Study: Woodpecker Drumming is Neurologically Similar to Songbird Vocalization

Study: Woodpecker Drumming is Neurologically Similar to Songbird Vocalization



A team of scientists from the United States and Denmark has found specialized pecking-related regions in the woodpecker forebrain that show characteristics that until now have only been associated with vocal learning in animals and language in humans; instead of being related to vocalization, activity in these brain regions is related to the characteristic tree drumming that gives woodpeckers their name.

Woodpecker drumming is a highly specialized communication behavior that is performed when individuals rapidly hammer their bill on a tree to generate specific patterns of sounds.

Drumming is used to help negotiate territorial interactions, much like birdsong in some species, and thus it is markedly different than other woodpecker beak behaviors, such as drilling for food and excavating nest cavities in old trees.

Field studies show that increasing drum speeds, or increasing drum length by a few beats, profoundly enhances the display’s threat to competitors.

In fact, birds will attempt to match the tempo of these high-speed drums, even if many individuals fall short of this feat. Additionally, a drum’s rhythm encodes information about species identity, such that changes to its cadence and/or acceleration distort the signal’s recognizability to conspecifics.

Studies in multiple woodpecker species also suggest that drums may encode individual identity and that woodpeckers can distinguish drums produced by their neighbors compared to those that they have never encountered before.

“Both humans and songbirds express a marker gene in these regions called PV (parvalbumin), which has never been found in discrete nuclei within the forebrain of vocal birds that do not learn their vocalizations,” said Brown University’s Dr. Matthew Fuxjager, Dr. Eric Schuppe of Wake Forest University and their colleagues.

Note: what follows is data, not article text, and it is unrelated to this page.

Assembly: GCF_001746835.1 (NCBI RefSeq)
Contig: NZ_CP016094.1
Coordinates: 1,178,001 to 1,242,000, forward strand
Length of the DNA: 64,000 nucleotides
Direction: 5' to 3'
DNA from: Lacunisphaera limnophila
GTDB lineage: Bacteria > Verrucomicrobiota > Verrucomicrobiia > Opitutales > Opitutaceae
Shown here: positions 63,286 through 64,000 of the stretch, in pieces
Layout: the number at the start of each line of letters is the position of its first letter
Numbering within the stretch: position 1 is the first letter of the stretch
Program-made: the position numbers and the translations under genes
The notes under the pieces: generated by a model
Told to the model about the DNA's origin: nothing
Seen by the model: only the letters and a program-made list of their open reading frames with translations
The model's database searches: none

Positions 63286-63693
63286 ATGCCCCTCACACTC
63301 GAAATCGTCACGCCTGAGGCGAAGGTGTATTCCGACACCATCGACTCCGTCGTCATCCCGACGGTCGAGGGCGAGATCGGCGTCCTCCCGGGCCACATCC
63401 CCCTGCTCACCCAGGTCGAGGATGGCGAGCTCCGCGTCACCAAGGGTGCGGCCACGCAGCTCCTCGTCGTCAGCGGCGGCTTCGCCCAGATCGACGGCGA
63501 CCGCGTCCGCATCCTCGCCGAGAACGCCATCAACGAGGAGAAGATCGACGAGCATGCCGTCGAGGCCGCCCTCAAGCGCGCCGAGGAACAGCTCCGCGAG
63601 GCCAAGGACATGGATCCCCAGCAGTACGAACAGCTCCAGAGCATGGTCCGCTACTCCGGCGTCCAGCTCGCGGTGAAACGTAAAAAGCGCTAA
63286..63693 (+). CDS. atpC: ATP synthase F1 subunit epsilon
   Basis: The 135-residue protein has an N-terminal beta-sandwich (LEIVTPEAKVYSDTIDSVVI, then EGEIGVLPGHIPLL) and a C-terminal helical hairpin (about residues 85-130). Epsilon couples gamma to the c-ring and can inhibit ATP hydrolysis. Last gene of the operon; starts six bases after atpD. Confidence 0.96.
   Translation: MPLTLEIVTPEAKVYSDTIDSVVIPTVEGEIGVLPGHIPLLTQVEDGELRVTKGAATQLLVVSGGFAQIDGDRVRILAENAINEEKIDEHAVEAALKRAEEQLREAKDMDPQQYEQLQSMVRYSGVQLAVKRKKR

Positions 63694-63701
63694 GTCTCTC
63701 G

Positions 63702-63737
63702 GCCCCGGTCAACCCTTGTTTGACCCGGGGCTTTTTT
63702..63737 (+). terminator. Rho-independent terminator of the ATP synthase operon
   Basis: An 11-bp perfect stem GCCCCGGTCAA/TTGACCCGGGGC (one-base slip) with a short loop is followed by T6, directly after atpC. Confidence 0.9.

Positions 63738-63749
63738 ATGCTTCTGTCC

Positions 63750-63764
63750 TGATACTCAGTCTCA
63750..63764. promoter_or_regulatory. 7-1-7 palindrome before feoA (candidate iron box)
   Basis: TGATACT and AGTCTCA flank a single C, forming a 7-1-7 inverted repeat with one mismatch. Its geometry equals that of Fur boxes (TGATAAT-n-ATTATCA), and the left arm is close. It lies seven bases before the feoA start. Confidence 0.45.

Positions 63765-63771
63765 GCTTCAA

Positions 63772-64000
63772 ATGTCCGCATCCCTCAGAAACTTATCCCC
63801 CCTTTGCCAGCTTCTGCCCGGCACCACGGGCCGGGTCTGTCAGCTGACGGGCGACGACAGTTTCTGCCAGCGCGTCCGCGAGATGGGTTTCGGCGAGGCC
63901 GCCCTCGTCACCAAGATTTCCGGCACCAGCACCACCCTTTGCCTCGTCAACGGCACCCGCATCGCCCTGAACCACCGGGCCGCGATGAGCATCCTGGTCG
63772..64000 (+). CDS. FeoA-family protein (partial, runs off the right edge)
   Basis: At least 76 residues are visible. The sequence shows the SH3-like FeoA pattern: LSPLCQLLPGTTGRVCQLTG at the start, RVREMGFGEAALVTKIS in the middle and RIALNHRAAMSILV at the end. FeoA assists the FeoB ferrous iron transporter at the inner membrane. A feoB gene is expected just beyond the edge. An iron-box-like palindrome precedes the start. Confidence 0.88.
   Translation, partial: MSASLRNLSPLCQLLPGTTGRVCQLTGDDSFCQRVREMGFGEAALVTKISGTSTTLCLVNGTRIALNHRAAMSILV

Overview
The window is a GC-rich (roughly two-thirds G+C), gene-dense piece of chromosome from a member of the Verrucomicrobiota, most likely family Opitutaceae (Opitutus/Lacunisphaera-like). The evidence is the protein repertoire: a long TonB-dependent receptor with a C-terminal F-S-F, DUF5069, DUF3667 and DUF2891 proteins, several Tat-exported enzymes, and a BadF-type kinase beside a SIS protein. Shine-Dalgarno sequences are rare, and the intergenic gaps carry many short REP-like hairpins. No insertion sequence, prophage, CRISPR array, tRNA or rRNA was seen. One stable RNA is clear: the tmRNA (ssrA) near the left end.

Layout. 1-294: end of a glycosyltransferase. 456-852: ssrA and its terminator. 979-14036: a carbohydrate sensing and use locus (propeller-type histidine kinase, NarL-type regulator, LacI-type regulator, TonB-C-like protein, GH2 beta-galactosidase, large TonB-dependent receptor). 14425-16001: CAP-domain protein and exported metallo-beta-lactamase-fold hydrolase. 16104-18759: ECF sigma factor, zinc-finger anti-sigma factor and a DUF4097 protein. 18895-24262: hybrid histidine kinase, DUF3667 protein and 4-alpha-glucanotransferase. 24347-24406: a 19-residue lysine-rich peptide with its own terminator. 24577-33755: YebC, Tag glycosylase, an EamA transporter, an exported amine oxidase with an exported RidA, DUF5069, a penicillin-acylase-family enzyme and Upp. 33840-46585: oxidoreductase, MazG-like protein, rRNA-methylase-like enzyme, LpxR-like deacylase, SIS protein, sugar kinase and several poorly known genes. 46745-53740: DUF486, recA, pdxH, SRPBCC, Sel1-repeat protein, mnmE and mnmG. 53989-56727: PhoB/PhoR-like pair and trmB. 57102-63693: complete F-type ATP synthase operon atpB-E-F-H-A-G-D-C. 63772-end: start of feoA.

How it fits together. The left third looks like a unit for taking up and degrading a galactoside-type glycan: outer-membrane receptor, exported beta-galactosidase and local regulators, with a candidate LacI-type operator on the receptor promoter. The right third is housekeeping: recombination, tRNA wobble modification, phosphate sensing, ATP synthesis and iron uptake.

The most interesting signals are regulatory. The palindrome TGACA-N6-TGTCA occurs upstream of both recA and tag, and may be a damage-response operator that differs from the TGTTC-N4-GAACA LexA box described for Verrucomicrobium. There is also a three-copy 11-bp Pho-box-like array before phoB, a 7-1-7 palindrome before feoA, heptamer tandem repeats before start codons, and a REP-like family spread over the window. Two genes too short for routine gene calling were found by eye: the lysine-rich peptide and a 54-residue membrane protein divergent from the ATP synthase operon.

“However, when checking for PV gene expression in several types of birds that had not previously been examined, including flamingos, ducks, penguins, and woodpeckers, we surprisingly found that woodpeckers do have specialized regions of the brain that make parvalbumin.”

“These areas are similar in number and location to several of the forebrain nuclei that control song learning and production in songbirds.”

In open field tests with woodpeckers, the authors discovered that the birds’ behavior that triggered brain activity in these regions was actually their rapid drumming, and not their vocalizations.

“Although scientists have not yet established that drumming is a learned behavior, this new evidence from the brain predicts that it is,” they said.

“Finding this system for non-vocal communication that is both neurologically and functionally similar to the song system can help us understand how existing brain systems evolve and become co-opted for new, but similar functions.”

“Woodpeckers have a set of specialized brain areas that control their ability to drum, or rapidly hammer their bill on trees (and gutters!) during fights with other birds,” Dr. Fuxjager added.

“Furthermore, these brain areas look remarkably similar to the parts of the brain in songbirds that help these animals learn to sing.”

The results appear today online in the journal PLoS Biology.

Citations:

E.R. Schuppe et al. 2022. Forebrain nuclei linked to woodpecker territorial drum displays mirror those that enable vocal learning in songbirds. PLoS Biol 20 (9): e3001751; doi: 10.1371/journal.pbio.3001751

This article was first published by Sci-News on 20 September 2022. Lead Image: Vocal learning is thought to have evolved in three orders of birds (songbirds, parrots, and hummingbirds), with each showing similar brain regions that have comparable gene expression specializations relative to the surrounding forebrain motor circuitry; Schuppe et al. searched for signatures of these same gene expression specializations in previously uncharacterized brains of seven assumed vocal non-learning bird lineages across the early branches of the avian family tree. Image credit: Premek Hajek.


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